Western leaders had put forward February 16 as the date for a possible invasion. So in the central Ukrainian town of Vinnytsia, 21-year-old Oleana and her friends planned to spend the evening together, just in case. “It seemed like we were prepared for anything, but everyone still had extreme levels of anxiety, so we decided to have an ‘invasion party,'” she said over the phone. watched a comedy, opened a bottle of wine and tried to laugh and chat.

“After 2am rang and we realized nothing was going to happen, we just celebrated another peaceful night and everyone went home. At this point, there is nothing we can do about the situation. We can only change our attitude towards it.

Ivona Kostyna, CEO of Veterans Hub, which supports demobilized fighters, says she is grateful for the Western decision to publicize potential Russian invasion plans and practical support in the form of military supplies, although she wishes that it happened earlier.

“Of course we’re encouraged by the international support, but it’s hard for veterans to understand why he wasn’t there before (when needed),” she said. “For eight years we knew we were at war, but it seemed the world hadn’t noticed. Now everyone uses the same language.

She fears the country’s 460,000 veterans, many of whom have taken years to recover from the front lines, will face “the pressure and distress” of escalating tensions, and that many may be recalled.

That would leave his organization short-staffed as demand for their services skyrockets because so many of his 68-member squad are veterans.

No one in Ukraine has any illusions that the West will fight with Ukrainian forces, but many are grateful for the tough stance taken by Biden, Boris Johnson and other Western leaders, including Frenchman Emmanuel Macron, who shuttled to Moscow and Kiev as part of a tender. to repel the war.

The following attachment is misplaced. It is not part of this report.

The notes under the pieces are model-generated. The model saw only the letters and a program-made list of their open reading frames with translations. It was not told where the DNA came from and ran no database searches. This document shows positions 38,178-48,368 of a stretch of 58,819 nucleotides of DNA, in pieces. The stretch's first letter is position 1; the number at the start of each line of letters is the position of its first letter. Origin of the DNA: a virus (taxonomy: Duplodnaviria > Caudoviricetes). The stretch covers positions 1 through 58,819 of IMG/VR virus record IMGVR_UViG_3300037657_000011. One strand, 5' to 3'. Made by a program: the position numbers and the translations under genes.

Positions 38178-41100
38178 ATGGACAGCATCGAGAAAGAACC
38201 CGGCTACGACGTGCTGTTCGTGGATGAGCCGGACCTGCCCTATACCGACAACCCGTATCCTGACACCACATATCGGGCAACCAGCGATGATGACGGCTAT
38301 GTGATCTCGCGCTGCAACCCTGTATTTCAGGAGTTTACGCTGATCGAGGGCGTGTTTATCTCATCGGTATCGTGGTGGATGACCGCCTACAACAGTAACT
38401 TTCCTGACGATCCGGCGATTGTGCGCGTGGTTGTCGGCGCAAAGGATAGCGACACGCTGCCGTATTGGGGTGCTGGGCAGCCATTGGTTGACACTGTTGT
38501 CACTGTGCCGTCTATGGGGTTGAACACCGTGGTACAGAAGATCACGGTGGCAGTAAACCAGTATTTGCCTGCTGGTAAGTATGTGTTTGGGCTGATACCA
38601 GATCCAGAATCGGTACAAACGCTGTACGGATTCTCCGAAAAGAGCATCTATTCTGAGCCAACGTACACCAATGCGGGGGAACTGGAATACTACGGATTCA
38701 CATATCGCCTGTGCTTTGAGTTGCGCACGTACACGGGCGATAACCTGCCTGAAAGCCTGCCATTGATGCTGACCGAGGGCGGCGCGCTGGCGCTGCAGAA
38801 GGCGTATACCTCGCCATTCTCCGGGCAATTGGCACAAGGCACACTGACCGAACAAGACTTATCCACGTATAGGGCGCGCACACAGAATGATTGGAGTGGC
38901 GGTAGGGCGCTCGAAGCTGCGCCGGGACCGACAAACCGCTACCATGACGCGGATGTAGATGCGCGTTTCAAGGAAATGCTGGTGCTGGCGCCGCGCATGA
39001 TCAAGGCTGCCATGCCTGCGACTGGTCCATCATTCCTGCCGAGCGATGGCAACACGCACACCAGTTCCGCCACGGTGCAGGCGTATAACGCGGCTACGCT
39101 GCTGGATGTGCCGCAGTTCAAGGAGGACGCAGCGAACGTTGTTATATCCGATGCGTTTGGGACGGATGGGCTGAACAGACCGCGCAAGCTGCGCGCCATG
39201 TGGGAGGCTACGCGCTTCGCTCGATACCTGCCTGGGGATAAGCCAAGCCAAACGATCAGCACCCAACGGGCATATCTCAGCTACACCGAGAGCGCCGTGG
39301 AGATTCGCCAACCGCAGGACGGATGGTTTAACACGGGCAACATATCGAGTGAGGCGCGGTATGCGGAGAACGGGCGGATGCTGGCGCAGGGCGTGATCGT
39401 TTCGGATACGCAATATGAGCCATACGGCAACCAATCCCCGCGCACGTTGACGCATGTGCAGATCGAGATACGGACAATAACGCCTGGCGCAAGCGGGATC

“We have a joke that the president who did the most to create modern Ukraine was Putin,” said Yaroslav Yurchyshyn, another member of parliament.

“He’s not fighting against Ukraine, he’s fighting against Western values ​​and the way of life, so the closer we have to our Western partners, the better.”

The Ukraine that Putin hates is the cosmopolitan city where activists are trying to shape a different future, and where independent journalists are rooting out corruption. In its kiosks, where people gather for their morning coffee, and its speakeasy where mixologists serve up the latest trends, people are just trying to get on with their lives.

But the roads are reducing traffic as people stay home or slip away to stay with family and friends further west, reunite with relatives in rural areas or leave the country altogether. Some employers have even helped their entire staff fly overseas.

Alina Viatkina, who spent nearly a year on the front lines aged 19, now works in a mental health support team. She canceled a trip to the United States this week, which had been planned for more than two years, because she felt she could not leave her family, including her parents and a nephew, in Kiev without her.

She is grateful for Western support, saying, “I’m looking at the flight radar and I see all the weapons and all the equipment coming in and I know it’s very expensive for other countries to send them.”

Yet after years of trying to escape the shadows of combat, she is terrified that her efforts will be wiped out in an instant.

So last Wednesday, she and her boyfriend went to dinner at an expensive restaurant. “We thought if Russia comes, why not?” she says. “I was trying so hard to come back from the war (mentally) and now it’s not even that I’m going back to the war. The war comes to me.

Additional reports by Irina Gorlach

Christi C. Elwood